Siem Reap, Cambodia – There are two highlights to being in Siem Reap: the Angkor temples and the food. And I’m not talking about Khmer food. Because this is such a touristy place, it’s filled with what they consider to be Western food: Indian, pasta, hamburgers, pizza and even Mexican. Because we had been eating Asian food for almost every meal for about four months, we decided to only eat Western food as much as we could. Needless to say, Tina and I had tacos every day we where there. Literally.
Since we were meeting our friends, Hollie and Bridget, in a few days, we decided to save the main temples and see some of the sights farther out of town. We also wanted to see Prasat Preah Vihear – a mountain-top temple sitting on the Cambodian/Thai border.
From the Thai side, there is a paved road that goes right up to the temple. From the Cambodia side, it’s almost the opposite. And there was very little information about how to get there other than making your way down these horribly bad dirt roads via motorbike, pickups or any other form of transportation that happens to be going anywhere near the temple.
We set out to find out more information about getting to the temple. A few tour operators in town said they would take us in a private taxi for several hundred dollars. Ridiculous. So we kept looking.
A city guide we picked up at the Mexican place mentioned two tour operators that specialize in out of the way temples. The first company, Hidden Cambodia, was a small outfit that only did one tour at a time, and they had just left on a dirt bike tour down to Phnom Phen. The second place, Piece of Angkor Guesthouse, ran trips to some of the outer temples – specifically Koh Ker and Beng Mealea which we had hoped to see (so we booked the tour).
They also had some good info for the Preah Vihear temple. Dave, the guy who runs the place, said the road to Anlong Veng, the biggest “town” between Siem Reap and the temple, had been paved. And once we were there, it should be possible to find someone going in the direction of the temple. And if not, we just take the bus back to Siem Reap.
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The van for the tour picked us up at our hotel then made its way to the Piece of Angkor Guesthouse where we picked up the rest of the group: one couple from Palo Alto and another couple from San Diego (but currently living in Costa Rica) and their kids. This was the largest group of Americans we had been with since SFO.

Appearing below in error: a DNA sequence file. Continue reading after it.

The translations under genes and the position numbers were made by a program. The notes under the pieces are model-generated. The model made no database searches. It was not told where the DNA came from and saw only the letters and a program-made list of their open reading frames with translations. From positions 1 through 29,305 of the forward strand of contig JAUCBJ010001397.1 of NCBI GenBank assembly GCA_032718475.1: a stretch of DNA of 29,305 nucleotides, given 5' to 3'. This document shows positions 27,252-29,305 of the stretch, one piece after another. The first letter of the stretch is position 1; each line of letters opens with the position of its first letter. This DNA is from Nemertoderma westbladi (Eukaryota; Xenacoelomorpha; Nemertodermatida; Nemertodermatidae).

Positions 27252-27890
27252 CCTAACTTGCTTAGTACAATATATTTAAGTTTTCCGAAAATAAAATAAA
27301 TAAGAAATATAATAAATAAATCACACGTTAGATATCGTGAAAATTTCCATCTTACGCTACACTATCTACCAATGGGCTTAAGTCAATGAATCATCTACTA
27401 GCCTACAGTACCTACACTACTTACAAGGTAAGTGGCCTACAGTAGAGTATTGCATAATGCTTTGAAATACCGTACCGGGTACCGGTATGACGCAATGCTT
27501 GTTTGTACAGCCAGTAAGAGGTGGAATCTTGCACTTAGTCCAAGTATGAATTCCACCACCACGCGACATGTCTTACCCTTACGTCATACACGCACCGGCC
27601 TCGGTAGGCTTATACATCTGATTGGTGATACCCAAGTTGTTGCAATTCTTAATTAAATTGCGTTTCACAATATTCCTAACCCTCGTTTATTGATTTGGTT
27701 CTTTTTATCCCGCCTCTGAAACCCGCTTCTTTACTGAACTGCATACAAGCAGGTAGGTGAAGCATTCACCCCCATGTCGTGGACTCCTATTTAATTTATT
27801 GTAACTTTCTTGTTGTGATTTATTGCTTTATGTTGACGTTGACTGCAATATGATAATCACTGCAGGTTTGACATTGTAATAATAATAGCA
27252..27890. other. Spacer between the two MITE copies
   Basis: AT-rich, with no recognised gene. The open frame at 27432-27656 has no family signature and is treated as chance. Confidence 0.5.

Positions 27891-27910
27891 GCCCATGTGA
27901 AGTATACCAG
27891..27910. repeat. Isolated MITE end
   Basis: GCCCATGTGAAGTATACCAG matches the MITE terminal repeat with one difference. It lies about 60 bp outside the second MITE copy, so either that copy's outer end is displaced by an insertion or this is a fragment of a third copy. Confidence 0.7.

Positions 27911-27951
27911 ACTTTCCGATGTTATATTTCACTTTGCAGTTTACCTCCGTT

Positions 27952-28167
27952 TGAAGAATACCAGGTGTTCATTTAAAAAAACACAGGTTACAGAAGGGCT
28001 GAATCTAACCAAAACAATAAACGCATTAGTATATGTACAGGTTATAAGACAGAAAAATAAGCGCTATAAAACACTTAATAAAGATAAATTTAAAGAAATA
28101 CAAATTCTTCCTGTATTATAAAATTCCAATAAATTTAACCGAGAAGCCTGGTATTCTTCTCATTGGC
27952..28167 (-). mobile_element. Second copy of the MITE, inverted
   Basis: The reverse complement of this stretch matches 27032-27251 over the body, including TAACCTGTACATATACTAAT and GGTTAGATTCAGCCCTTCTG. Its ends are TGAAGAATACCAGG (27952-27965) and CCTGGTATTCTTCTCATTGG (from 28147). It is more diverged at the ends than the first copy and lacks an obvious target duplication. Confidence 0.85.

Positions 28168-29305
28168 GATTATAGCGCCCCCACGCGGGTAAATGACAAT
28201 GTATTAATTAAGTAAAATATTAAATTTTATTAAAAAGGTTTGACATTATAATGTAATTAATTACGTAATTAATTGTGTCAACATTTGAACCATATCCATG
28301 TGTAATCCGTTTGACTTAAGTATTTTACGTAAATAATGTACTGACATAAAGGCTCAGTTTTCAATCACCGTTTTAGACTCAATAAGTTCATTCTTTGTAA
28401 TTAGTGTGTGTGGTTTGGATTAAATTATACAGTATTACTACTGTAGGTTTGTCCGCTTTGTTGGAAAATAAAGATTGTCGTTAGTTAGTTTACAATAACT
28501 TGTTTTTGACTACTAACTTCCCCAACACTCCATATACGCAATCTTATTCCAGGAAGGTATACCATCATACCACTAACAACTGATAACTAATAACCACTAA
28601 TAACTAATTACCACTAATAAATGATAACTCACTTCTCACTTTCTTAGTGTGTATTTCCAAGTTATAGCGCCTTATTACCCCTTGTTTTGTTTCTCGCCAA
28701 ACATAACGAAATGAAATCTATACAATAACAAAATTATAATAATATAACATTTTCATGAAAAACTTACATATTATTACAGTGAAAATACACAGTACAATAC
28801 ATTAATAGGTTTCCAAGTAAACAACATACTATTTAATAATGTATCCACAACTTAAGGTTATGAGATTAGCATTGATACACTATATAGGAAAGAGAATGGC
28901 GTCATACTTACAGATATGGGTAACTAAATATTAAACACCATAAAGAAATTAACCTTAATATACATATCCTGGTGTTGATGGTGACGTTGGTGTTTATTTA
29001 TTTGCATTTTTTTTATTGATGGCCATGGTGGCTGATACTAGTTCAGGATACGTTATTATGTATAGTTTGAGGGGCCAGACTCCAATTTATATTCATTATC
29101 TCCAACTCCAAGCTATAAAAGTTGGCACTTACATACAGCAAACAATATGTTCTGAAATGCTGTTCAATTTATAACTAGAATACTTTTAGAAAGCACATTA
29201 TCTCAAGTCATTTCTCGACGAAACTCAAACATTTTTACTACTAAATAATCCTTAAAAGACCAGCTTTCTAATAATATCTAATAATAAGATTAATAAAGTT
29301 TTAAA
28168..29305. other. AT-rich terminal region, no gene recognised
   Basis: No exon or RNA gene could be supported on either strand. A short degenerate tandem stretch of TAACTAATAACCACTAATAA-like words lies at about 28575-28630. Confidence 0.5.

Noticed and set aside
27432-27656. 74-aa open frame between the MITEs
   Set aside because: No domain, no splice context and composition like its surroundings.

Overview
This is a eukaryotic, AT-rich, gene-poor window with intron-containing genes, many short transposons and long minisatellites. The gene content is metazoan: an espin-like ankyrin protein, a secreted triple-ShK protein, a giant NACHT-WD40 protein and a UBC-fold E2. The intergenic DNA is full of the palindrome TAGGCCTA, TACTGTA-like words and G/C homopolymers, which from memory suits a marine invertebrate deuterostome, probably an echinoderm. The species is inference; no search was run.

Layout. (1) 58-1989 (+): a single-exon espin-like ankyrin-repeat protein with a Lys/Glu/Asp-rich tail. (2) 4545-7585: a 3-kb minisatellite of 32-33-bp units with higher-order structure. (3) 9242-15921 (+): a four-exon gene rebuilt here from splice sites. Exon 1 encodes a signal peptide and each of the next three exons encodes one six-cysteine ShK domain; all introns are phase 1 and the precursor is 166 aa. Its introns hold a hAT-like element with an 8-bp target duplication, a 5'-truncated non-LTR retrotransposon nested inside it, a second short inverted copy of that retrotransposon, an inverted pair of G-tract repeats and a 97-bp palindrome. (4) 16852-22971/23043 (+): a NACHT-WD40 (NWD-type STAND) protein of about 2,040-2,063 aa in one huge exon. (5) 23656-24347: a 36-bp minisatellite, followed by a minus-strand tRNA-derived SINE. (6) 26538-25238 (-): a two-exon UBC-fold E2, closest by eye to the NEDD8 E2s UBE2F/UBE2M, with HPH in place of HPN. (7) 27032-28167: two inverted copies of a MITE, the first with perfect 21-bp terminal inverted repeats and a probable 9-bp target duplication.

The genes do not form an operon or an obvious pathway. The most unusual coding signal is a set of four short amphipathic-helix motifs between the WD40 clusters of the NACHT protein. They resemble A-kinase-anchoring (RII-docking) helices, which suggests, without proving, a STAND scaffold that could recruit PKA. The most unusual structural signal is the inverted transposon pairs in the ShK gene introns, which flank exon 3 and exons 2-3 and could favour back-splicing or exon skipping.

Tina and I sat in the first row of seats and kept to ourselves. Everything started off fine until in a span of three minutes they made fun of San Francisco, Florida and worst of all, Apple. I about lost it.
The temples of Koh Ker and Beng Mealea might be our favorite temples we visited. Because of the distance from Siem Reap, there were almost no other tourists there. Both temples had been swallowed up by the jungle and maintenance kept to a minimum.
Koh Ker is actually an area of 42 major structures. We saw only a handful of them, which was plenty. There were a couple temples that had been almost completely smothered by trees as well as a huge pyramid-shaped temple. It was so refreshing how quite and natural the place was. We would later discover that the main Angkor complex has also been smothered – by tourists.
After Koh Ker, we made our way to Beng Mealea stopping at a street-side stall for lunch. I had my goto meal – fried noodles with veggies. Not only do I enjoy this dish, I’ve found it to be the perfect scorching hot day meal: it’s really light and just filling enough. Plus it’s hard to get wrong.
Instead of a series of temples in various states of disrepair like Koh Ker, Beng Mealea was one complex that has been completely taken over by the jungle. A bit had been trimmed back in recent years, but the visit consists of climbing piles of stone and walking around wooden scaffolding built into a few still-standing walls. After spending a couple hours wandering around the temple, we all headed back to Siem Reap. Where Tina and I had more tacos.